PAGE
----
Human trafficking in the form of sexual exploitation is an issue that must be solved by society
After 20 years of experience in investigating crimes such as human trafficking, I can safely say that identifying human trafficking cases is very difficult indeed. When a person walks into a police station, the police can investigate whether the story that they have been told is true. However, most victims of human trafficking who have been exploited sexually remain under the radar, which makes it difficult for police to find them. The internet has also made the investigative process even more difficult. Victims are often unaware of the society that they live in and how the society functions, and they do not necessarily know the language, which makes them reluctant to discuss their problems.
I patrol on the field constantly. The people know me, which makes it easier for them to talk about the things and issues that they have seen, and seek help if needed. This information helps us generate a general picture of what is happening and conduct investigations that help expose procuring activities and sexual exploitation. For example, through these investigative activities, we were able to expose a case where women from Moldova had been brought to Finland, and the perpetrator received a 6-year sentence for human trafficking.
Human trafficking in the form of sexual exploitation is a specialised field. To gain trust, you have to know the phenomenon – the police can’t force anyone to talk. Unless the police officer is familiar with the context at hand, such as the violence perpetrated by procurers, they won’t be able to understand the victim. Victims must be able to trust the police: if they ask for help, they should receive it, and we must show that we are interested in and understand what they are talking about.
Human trafficking that involves sexual exploitation is an issue that must be solved by society. At times, you may ask whether there is a type of offence that exists in name but is not punished? Human trafficking is organised crime through and through, and it is very profitable. The risk of being caught is small and the consequences are minor – for example, the sentence for serious cases of procuring is only one to two years imprisonment. The profits are lucrative and most of the proceeds are funnelled out of the country. No one can really say how much human trafficking is conducted in Finland, as it occurs underground. My careful estimate is that the people who commit these crimes profit over 30 million euros every year.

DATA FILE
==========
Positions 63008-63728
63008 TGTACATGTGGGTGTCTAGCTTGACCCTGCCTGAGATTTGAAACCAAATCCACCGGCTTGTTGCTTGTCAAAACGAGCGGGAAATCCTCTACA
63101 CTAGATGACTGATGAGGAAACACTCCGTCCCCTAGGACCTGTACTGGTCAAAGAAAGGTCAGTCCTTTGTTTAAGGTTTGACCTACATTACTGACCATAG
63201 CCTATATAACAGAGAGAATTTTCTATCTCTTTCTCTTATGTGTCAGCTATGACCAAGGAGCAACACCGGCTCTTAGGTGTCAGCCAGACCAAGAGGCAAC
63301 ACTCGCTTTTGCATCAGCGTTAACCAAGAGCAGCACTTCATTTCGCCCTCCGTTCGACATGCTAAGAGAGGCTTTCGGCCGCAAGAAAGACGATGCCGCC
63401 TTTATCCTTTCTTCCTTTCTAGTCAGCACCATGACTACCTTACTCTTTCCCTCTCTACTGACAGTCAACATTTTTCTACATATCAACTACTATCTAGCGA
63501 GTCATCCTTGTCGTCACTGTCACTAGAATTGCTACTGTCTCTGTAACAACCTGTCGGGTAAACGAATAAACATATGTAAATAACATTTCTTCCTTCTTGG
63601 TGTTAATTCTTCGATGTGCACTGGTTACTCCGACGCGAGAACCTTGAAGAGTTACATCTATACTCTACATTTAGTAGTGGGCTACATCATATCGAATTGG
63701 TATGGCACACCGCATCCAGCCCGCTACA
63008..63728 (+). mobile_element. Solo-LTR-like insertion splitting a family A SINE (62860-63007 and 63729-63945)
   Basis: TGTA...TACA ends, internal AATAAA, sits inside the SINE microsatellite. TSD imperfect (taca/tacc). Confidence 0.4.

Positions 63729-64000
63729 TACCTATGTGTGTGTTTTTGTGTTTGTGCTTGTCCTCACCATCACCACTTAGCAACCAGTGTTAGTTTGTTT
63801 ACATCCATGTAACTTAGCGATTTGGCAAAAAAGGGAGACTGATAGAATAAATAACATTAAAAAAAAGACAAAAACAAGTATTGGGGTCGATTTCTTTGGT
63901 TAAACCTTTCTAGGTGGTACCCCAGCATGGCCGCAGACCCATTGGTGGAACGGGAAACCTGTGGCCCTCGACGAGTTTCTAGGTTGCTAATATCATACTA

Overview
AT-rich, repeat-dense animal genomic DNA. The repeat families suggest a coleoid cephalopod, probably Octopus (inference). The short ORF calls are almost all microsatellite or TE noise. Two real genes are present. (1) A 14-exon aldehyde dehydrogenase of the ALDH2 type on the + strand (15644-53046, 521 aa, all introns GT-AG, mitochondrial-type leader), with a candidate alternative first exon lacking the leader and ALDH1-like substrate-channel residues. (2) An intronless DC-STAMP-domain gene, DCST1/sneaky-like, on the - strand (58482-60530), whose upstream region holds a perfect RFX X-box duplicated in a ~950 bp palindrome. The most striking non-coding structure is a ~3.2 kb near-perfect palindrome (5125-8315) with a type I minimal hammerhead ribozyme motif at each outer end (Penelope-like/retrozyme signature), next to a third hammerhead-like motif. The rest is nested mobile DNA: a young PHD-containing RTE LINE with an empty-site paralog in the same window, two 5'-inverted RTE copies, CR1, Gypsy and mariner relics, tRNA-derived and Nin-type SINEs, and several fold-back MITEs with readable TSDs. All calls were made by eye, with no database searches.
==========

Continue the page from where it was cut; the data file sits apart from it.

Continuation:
Society must decide whether we should interfere in these types of criminal activities. We need to better fund the groups that investigate human trafficking so that they can continue to work. The police must be present in the places that generate the most information. A single group is not enough, as we need new investigators who are specialised in the matter. One cannot build an entire organisation on a single person’s shoulders.
Over the years, our greatest successes have been achieved by knowing the field, building trust with victims, providing enough time to build that trust, and our collaboration with civic organisations. From the victim’s perspective, trust is established when they can discuss what has happened to them without having to explain every single facet of what they are talking about and when they can be sure that the detective understands the context of exploitation. To get results in this field, you need specialisation – and this lack of specialisation is our greatest challenge.